Though Looper’s Stuart David may have been a founding member of the remarkably successful Belle and Sebastian, it doesn’t mean his other musical endeavors don’t venture to unknown territories. Looper is the collaboration between David and his wife. Though the duo retains the best characteristics of pop music, like major chords and undeniably catchy melodies, it manages to swap out the usual jangly acoustic guitars for keyboards and samples. Offgrid:Offline is Looper’s first album in nearly thirteen years; way before David even thought of writing this album, he went back to school. David studied literature and writing while his wife focused on animation. They allowed themselves to grow, artistically speaking, before delving into another project. Offgrid:Offline is the product of Looper’s growth, both personally and musically.
Offgrid:Offline is filled with electronic melodies that inch their way into listeners’ minds. They’re sing-along worthy, and though most of these songs are laid-back, they will have even the shyest person at the party up and dancing.
Some songs are reminiscent of the work of Mark Linkous, composed of melancholy lyrics under a poppy song structure, most notably in “Oh, Skinny Legs.” The song finds David in love, hoping things work out this time. Regardless of subject matter, “Oh, Skinny Legs” is infectious. The track is captivating from the second it starts to the moment it ends. It begins with an infectious riff followed by the lyrics, “Oh skinny legs, won’t you hold up/My forehead tingles and my hands won’t work.” David is struggling with what seems to be just simply going about his day. It turns out that he’s actually falling in love, which he exclaims in the song’s bridge. But is he happy or upset about it?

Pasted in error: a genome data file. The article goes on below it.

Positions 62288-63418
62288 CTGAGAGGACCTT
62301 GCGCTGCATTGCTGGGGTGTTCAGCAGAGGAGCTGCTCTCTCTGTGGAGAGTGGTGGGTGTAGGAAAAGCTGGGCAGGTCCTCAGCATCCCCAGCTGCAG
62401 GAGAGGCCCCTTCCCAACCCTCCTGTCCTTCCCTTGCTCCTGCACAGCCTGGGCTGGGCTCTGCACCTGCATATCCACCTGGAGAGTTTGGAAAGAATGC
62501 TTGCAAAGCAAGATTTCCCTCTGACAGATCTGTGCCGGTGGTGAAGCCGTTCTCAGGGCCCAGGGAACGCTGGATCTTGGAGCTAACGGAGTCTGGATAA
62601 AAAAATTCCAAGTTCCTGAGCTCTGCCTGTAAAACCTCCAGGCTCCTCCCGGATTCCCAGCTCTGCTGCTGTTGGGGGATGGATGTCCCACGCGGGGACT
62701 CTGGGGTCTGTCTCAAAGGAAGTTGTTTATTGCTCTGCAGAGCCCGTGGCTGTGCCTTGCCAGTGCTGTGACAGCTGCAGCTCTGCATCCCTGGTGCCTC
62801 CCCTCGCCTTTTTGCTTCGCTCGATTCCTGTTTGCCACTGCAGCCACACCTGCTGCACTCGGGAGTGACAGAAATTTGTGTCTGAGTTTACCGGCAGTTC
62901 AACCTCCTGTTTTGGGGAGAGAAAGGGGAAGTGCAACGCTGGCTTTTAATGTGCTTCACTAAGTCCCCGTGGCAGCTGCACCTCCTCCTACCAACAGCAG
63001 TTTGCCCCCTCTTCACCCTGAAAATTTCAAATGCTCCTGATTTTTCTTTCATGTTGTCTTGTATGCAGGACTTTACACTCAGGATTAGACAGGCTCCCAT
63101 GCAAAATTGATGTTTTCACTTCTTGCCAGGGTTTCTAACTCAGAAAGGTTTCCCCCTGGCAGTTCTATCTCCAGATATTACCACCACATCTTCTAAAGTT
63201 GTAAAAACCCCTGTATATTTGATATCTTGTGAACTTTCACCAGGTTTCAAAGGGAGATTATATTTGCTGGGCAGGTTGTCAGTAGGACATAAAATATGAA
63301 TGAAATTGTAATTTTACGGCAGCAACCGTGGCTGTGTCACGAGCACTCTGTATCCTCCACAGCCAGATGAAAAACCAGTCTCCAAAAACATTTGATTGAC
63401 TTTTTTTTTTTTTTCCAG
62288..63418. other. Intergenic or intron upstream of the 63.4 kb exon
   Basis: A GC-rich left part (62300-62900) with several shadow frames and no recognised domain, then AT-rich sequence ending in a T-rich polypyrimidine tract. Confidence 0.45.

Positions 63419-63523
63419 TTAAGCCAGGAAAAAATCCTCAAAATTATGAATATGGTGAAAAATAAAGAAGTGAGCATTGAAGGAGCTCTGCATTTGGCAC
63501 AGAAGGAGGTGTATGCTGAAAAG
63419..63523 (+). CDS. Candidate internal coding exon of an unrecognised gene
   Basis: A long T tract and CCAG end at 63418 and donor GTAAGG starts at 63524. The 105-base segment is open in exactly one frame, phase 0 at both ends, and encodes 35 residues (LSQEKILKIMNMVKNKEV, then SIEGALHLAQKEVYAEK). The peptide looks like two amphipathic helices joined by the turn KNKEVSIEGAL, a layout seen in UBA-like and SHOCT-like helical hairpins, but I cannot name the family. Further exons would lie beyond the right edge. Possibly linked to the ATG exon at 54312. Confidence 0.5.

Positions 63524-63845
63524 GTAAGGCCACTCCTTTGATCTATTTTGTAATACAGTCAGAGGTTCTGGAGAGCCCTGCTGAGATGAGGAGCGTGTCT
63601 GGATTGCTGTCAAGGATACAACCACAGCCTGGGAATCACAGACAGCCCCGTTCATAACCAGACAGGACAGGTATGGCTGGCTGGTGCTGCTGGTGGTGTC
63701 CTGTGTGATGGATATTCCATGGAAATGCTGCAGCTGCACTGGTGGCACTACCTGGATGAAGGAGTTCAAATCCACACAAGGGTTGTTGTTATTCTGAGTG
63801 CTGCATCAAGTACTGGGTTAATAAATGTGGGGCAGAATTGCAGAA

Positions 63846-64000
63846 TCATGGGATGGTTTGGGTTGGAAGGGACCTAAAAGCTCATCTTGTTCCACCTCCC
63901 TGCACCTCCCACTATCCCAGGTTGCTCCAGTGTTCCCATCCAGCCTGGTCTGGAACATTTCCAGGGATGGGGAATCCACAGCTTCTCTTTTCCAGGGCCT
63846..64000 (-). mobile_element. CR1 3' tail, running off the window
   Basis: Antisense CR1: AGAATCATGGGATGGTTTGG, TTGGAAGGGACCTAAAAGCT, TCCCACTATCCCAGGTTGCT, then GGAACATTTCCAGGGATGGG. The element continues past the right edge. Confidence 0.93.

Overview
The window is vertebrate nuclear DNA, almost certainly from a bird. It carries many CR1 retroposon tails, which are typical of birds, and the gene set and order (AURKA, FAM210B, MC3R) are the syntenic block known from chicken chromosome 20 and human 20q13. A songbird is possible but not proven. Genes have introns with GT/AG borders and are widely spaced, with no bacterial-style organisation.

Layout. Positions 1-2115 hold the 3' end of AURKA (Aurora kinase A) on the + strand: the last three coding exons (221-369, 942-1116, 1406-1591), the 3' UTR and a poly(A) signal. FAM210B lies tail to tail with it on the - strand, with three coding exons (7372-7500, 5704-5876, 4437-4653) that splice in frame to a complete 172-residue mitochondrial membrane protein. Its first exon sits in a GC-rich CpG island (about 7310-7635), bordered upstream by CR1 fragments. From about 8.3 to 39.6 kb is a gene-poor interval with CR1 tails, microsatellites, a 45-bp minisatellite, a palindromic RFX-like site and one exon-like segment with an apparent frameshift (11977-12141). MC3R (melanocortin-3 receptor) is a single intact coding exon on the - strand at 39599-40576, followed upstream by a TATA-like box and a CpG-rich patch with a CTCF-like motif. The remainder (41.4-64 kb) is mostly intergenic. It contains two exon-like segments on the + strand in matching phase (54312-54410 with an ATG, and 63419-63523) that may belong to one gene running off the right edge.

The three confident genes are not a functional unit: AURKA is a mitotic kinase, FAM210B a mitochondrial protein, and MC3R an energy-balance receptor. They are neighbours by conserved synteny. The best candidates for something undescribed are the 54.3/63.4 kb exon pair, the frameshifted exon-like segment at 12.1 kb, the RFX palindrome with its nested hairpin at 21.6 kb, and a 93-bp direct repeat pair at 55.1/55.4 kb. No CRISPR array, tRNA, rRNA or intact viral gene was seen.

“Farfisa Song” is upbeat and layered with lively drums and an absolutely killer farfisa riff (hence the song title), which David ends up singing along with at the end of the song. Production wise, “Farfisa Song” could have come straight off a Mark Ronson record, minus the celebrity guest appearance. The farfisa itself is something Ronson would surely use in his music. It has that ’60s throwback sound that Ronson made popular with Amy Winehouse in “Valarie.” The track’s lyrics are bare and uncomplicated with a wordless chorus that lets the farfisa shine.
Sometimes, less is more, and David uses this concept to his advantage.
It’s the tone of David’s voice—soft and breathy—that gives Looper its distinct style. He almost whispers the lyrics. There’s quite a contrast between his voice, the loud keyboards, and programmed drumbeats, especially in songs like “Farfisa Song.” Most of the time, though, his voice blends perfectly with mellower songs, like “Waiting for Trains” and “The Lucky Bird.”
Offgrid:Offline also contains some spoken word tracks, where David seems to be reading passages from a novel, perhaps work he’s written, like on the album’s title track, “Offgrid:Offline.” David’s voiceover is set above a lovely composition containing sparse piano, subtle percussion, and a yawning cello. These elements don’t muddle David’s prose, but make the listener lean in closer to their speakers, grasping each word.
“Images of a Shipwreck” has similar aspects, like narration and piano. The elements that make this song different are the bright acoustic guitar arrangement and a fuzzy, almost static track that sort of disappears when the guitar and piano really kick in. David’s passion for music and literature (he’s written three novels) stand out in these songs. Spoken word has the ability to throw off some listeners, but these are songs that shouldn’t be overlooked. They’re inventive and incredibly well done.
Offgrid:Offline shows brilliant musicianship, separating Looper from the norm. After David and his wife completed their educational pursuits, they decided to move out to the country, inspired by the peace and quiet, which is delicately reflected in the album and explains everything that Offgrid:Offline is.
Looper – Offgrid:Offline tracklist:
- “Intro (Down The Lane)”
- “What If…?”
- “Waiting For Trains”
- “Oh, Skinny Legs”
- “Farfisa Song”
- “I’m A Photograph”
- “Images Of The Shipwreck”
- “The Lucky Bird”
- “Outro (TipToe Home)”